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Timing and good weight transfer are essential to good hitting. One mechanism to help achieve both is the coil. As the pitcher starts his delivery, you will want to move your weight back on to the back leg, closing your shoulder, hips, and knee. This is also the point when you want to move the bat into the launching position. When the coil is complete you are in the correct position to stride.


One of the most common mistakes made by hitters at all levels is having the stride be part of the swing. In fact, hitters should perform the stride before the swing.

During the stride, you shouldn't transfer your weight from the back leg to the front. Hitters that transfer their weight have a difficult time handling off-speed pitches. (Looks like lunging at the pitch.)

You may notice that a number of big league players do have the stride as part of their swing. The key for these hitters is the big leg kick, which acts as a timing device and doesn't result in the transfer of weight. Instead of picking their foot up and moving it forward, they're picking up their foot and holding it until they recognize the pitch. If they read fastball, they drop their leg quickly and swing. If they read off-speed pitch, they simply hold it there a little longer before putting it down.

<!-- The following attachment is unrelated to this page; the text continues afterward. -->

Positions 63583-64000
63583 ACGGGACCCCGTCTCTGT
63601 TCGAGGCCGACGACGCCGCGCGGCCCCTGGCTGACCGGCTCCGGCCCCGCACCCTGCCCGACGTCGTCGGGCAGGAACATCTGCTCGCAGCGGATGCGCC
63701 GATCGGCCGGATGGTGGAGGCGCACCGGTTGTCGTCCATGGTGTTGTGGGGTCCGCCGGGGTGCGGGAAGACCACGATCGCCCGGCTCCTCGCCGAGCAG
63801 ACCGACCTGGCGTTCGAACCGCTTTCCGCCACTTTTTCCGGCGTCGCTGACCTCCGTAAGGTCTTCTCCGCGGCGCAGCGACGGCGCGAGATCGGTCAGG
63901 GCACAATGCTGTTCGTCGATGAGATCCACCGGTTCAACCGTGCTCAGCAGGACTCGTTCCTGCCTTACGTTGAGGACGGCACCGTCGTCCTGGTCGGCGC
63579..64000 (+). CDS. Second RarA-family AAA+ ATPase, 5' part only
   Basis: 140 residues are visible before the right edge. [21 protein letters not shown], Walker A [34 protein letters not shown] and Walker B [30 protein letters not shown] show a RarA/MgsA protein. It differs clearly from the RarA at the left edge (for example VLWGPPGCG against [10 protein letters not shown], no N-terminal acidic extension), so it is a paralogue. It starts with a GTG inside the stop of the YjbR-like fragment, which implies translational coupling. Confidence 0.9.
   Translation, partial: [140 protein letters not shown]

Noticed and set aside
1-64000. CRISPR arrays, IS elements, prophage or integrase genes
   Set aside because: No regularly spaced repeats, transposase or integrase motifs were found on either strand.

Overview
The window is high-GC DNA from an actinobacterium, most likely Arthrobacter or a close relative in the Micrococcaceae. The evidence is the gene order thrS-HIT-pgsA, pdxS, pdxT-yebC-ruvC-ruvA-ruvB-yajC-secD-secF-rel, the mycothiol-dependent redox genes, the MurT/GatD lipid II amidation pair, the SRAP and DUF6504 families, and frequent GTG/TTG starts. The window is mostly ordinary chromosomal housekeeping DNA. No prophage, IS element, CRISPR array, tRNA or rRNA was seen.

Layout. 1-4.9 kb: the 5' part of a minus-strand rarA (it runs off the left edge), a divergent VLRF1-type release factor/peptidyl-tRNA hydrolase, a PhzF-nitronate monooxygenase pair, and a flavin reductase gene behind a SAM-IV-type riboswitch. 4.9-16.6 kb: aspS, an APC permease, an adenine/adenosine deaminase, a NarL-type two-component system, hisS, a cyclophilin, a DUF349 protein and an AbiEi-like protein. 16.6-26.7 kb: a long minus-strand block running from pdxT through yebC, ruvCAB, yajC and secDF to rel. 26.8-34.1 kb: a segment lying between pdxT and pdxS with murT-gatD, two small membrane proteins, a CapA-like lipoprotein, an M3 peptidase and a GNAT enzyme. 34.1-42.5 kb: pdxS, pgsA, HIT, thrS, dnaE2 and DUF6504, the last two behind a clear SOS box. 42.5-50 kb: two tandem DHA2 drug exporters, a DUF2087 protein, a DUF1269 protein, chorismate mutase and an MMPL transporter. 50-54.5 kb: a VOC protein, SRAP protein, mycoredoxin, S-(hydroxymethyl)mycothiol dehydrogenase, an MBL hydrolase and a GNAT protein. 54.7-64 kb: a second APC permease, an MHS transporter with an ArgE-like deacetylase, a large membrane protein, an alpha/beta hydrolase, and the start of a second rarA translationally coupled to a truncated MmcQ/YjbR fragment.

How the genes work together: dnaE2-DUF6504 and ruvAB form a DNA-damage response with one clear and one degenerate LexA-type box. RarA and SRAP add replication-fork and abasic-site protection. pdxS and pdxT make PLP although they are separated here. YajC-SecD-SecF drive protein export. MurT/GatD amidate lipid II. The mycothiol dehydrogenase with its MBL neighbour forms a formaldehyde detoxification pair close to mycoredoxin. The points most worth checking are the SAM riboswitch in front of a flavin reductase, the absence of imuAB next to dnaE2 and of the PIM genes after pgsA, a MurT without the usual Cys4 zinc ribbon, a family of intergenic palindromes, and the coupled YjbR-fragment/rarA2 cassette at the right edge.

The key is to stride out with the inside portion of your front foot. One way to think of it is to act like your striding onto a dozen eggs and you don't want to break those eggs. By doing that you will keep your weight back. Make sure you stride with your front foot closed. If you open up your front foot towards the pitcher, you will also open up your hips which will cause a loss of power when you do swing.



One of the most common problems that players develop is a hitch. This usually results in the player dropping the hands prior to swinging. This not only can cause problems with your timing but also will make it difficult to have a quick efficient swing. This can be hard for you as a hitter to notice. You may want to have a coach or other player watch you swing to see if you drop your hands prior to swinging.

See More 
Common Hitting Problems
Here . . .




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